Foot, meet mouth. Everyone loves an arrogant guarantee from their favorite players. Broadway Joe in Super Bowl III, Ali knocking out Liston in one round, or Jordan in game 7 vs the Pacers. These moments stand the test of time! Matt Hasselbeck’s guarantee in the 2004 NFC Wild Card is… a bit different. Heading into overtime, Seattle won the toss and was asked what they wanted to do. Hasselbeck emphatically stated, “We want the ball and we’re gonna score!” However, on their 2nd drive of the OT period, Hasselbeck was intercepted by Al Harris, who ran 52 yards for the win, and reminded us all of the power of humility.

#19: LeRoy Butler creating the Lambeau Leap

While countless NFL fan experience pop-ups may let you throw a ball like Rodgers, or run the 40 like Aaron Jones, there is no more interactive experience in sports than the Lambeau Leap. Claustrophobic, sweaty, most likely covered in beer, but oh so worth it. The Leap was first pulled off by LeRoy Butler, who caused a fumble that popped into Reggie White’s massive hands. As White was headed to score, he flipped the ball to Butler just before being tackled. While he may have landed a little short on the jump, there were more than enough eager fans waiting to pull him up. And on the first touchdown of his career, the should be Hall of Famer birthed a tradition like no other.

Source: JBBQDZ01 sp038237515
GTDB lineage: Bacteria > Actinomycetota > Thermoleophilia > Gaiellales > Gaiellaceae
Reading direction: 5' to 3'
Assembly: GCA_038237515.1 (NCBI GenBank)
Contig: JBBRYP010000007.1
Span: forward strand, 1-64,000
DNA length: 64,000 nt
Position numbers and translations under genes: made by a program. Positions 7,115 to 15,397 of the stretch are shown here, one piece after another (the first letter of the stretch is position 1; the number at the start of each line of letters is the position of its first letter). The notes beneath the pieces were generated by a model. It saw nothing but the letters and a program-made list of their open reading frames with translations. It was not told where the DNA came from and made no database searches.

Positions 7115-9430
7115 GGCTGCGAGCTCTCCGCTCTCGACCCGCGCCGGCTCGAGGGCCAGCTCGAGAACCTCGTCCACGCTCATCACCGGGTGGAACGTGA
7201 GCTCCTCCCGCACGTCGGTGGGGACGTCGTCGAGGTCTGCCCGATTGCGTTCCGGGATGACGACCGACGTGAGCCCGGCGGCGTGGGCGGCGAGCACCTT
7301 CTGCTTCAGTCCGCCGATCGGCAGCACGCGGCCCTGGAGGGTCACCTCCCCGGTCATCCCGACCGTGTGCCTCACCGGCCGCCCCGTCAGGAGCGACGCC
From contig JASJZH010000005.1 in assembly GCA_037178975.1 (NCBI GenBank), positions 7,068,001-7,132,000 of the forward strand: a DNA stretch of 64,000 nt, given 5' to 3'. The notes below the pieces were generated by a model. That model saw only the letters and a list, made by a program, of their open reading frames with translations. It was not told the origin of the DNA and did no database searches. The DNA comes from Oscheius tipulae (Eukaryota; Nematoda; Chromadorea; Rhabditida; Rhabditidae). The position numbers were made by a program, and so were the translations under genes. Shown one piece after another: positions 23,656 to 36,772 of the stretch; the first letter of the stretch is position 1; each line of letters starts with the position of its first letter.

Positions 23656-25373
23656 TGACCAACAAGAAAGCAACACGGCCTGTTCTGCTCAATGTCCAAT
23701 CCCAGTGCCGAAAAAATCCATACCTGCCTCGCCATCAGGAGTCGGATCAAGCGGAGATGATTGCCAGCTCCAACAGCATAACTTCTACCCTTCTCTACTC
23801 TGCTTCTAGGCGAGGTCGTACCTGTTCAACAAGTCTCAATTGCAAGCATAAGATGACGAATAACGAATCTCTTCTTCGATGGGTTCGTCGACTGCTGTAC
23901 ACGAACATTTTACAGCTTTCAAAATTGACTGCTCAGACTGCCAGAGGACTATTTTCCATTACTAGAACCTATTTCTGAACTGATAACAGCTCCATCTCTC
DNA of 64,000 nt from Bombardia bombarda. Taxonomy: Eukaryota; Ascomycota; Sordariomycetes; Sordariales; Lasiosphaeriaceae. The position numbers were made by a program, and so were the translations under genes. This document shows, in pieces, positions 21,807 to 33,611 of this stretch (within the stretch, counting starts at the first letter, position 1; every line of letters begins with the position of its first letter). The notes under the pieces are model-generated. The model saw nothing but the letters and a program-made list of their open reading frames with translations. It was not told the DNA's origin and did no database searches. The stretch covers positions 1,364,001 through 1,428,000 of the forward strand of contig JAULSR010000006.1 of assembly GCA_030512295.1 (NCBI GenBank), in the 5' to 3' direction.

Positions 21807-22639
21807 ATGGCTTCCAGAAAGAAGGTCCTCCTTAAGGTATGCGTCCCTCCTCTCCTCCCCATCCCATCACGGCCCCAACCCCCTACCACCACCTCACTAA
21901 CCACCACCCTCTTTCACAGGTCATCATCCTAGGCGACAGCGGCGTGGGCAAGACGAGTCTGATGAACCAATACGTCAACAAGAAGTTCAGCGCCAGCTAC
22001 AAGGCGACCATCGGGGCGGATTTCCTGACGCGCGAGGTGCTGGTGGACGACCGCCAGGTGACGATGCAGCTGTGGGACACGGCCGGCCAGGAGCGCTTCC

Which is the better Packers play?

This poll is closed

  • 49%
    "We want the ball and we’re gonna score"
    (288 votes)
  • 50%
    LeRoy Butler’s Creation of the Lambeau Leap
    (290 votes)
578 votes total Vote Now

Our second matchup pits Aaron Rodgers’ hail mary vs. the Lions in 2015 against B.J. Raji’s iconic pick-six vs. the Bears in the 2011 NFC Championship. Most Packers fans will remember exactly where they were for both these moments. It’s hard to believe, but before Rodgers occupied the throne as the King of Hail Marys, he didn’t complete his first one until this game. B.J. Raji’s NFC Championship dagger stands in the way though, and it will be difficult to defeat the pure elation that comes from the serendipitous moment that is a big guy touchdown.